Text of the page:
Many institutes began to include a focus on the self of the therapist in the first year of training. Virginia Satir scheduled retreats with her students and their families, in which the students explored their participation at different stages of development in their families of origin, using the techniques of psychodrama. Carl Whitaker promoted the idea that therapists should access and utilize themselves in the therapy room, and that to do this they’d need to come to terms with their own thoughts. Murray Bowen stated in his 1974 book, Toward the Differentiation of Self in One’s Family of Origin, “I believe and teach that the family therapist usually has the very same problems in his own family that are present in families he sees professionally, and that he has a responsibility to define himself in his own family if he is to function adequately in his professional work.” In other words, all these master therapists believed that training to become a family therapist started with an exploration of one’s own self, which would then aid the trainee inside the therapy room.
The university training programs of today, it seems, have shifted from a focus on the self of the therapist to a focus on what has become known as core competencies. These competencies are concerned primarily with how to conceptualize cases and how to structure and engage in therapy sessions. There are several competencies that refer to the therapist’s awareness of the impact the family is having on him or her, but, overwhelmingly, the trainee is expected to be thinking about what to do, rather than who they are.
Throughout my professional career, I’ve considered the therapist’s awareness of an intervention to be an essential part of the formation of an effective therapist. In our program, the students started their presentations by describing relevant aspects of their own life and the ways in which these experiences molded their therapeutic style. Only then did they describe the characteristics of the family they were presenting. After that, they examined the techniques and strategies they’d used. In our discussions throughout the training, I continuously invoked the metaphor of a therapist who has formed, on his or her left shoulder, a homunculus who’s engaged in observing the therapist’s mental processes and is involved in silent dialogues with the therapist as she or he works.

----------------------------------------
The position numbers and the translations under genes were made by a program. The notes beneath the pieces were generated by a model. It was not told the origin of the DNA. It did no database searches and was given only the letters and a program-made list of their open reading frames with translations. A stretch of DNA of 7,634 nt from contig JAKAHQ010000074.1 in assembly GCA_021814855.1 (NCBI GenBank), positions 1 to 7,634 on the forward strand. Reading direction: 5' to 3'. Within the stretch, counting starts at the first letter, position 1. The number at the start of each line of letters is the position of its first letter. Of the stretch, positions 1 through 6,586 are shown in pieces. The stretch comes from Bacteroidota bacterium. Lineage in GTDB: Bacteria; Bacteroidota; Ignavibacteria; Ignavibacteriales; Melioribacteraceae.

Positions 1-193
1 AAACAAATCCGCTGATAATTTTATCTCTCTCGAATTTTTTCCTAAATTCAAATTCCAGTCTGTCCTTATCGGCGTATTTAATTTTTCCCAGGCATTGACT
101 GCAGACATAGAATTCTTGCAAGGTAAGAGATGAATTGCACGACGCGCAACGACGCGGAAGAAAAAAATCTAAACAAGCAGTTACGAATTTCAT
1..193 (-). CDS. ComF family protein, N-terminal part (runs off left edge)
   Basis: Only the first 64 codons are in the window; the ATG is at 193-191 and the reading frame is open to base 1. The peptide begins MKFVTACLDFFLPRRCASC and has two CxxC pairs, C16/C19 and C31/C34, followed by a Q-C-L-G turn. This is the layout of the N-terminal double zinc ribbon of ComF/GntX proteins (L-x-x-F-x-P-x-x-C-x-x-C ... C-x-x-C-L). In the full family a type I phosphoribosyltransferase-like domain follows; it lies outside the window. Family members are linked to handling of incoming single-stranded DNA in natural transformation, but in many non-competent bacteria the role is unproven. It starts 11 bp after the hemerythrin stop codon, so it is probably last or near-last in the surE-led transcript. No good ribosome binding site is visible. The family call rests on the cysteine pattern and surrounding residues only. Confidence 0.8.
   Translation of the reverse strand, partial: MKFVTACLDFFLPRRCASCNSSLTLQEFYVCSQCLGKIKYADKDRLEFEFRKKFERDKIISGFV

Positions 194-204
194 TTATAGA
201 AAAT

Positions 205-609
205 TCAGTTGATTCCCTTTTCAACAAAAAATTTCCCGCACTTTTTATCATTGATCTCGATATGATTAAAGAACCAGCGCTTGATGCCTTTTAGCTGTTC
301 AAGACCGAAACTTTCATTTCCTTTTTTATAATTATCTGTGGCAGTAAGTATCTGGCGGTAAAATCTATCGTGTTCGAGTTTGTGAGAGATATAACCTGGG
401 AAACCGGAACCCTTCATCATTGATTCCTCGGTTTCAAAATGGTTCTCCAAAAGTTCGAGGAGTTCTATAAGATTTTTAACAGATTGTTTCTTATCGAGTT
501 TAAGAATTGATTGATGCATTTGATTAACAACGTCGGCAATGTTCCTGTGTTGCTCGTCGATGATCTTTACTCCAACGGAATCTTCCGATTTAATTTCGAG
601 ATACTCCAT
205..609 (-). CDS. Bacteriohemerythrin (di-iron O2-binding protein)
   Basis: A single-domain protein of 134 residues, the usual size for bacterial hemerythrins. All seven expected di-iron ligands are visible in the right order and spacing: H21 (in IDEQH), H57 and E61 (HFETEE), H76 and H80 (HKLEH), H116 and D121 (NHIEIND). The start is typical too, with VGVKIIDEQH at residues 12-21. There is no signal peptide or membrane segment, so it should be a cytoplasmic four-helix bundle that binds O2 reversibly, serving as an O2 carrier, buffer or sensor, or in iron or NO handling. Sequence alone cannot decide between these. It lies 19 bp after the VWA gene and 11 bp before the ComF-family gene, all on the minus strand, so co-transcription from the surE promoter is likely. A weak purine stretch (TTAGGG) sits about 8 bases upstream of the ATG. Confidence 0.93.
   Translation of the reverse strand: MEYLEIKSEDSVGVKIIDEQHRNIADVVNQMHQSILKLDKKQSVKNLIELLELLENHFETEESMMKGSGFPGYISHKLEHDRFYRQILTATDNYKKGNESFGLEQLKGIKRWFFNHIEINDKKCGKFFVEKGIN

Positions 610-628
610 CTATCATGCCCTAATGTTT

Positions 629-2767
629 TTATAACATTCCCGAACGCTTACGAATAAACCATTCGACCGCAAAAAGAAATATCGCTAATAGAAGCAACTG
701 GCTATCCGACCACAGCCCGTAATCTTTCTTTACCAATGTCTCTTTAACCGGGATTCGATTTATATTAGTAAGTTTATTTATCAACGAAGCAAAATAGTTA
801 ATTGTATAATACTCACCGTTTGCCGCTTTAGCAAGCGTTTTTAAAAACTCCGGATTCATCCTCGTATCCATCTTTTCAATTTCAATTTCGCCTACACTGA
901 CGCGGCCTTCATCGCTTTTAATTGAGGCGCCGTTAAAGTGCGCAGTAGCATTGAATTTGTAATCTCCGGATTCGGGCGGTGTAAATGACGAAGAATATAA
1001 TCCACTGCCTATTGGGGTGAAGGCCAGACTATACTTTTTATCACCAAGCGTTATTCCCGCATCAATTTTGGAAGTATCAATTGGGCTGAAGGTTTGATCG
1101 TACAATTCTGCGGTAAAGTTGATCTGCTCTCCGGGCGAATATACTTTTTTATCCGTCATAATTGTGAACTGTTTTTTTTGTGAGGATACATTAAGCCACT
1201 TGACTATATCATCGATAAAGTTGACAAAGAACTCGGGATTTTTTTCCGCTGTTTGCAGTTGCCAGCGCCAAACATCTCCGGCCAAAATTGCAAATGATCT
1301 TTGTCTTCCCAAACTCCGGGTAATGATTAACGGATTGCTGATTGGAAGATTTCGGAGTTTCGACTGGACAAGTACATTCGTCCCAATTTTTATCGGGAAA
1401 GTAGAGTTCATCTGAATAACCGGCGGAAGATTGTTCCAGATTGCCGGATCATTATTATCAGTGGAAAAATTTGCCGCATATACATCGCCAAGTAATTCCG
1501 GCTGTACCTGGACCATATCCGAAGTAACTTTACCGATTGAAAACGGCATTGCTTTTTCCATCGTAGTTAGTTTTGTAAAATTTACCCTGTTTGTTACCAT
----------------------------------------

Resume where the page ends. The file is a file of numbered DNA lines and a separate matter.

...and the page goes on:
All therapists need a range of tools in order to master their craft, but tools are just that—a means to accomplish an objective. When the carpenter begins with a piece of wood, he has an end goal in mind: to change that wood into something else. The saw, chisel, hammer, and nail are a means of transforming what the carpenter first sees into what he wants it to become. The effective family therapist also uses tools as means to an end, not as ends in themselves. The craft of family therapy lies in how these tools are used to produce a difference in the family—a useful change. An enactment on its own doesn’t move the family. But a therapist who understands that the enactment is a way to view the family’s interaction is able to help shift the process.
The most important tool is the therapist’s use of self in guiding the process of change; and understanding how to use that tool is the biggest obstacle for beginning therapists. Ultimately, learning how to use the silent dialogue with the homunculus on one’s shoulder is central to mastering the essential craft of family therapy.
Mary Sykes Wylie, PhD, is a senior editor of the Psychotherapy Networker.
Minuchin, S., Reiter, M., & Borda, C. (2013) The Craft of Family Therapy: Challenging Certainties, Routledge, NY. Reprinted with permission.
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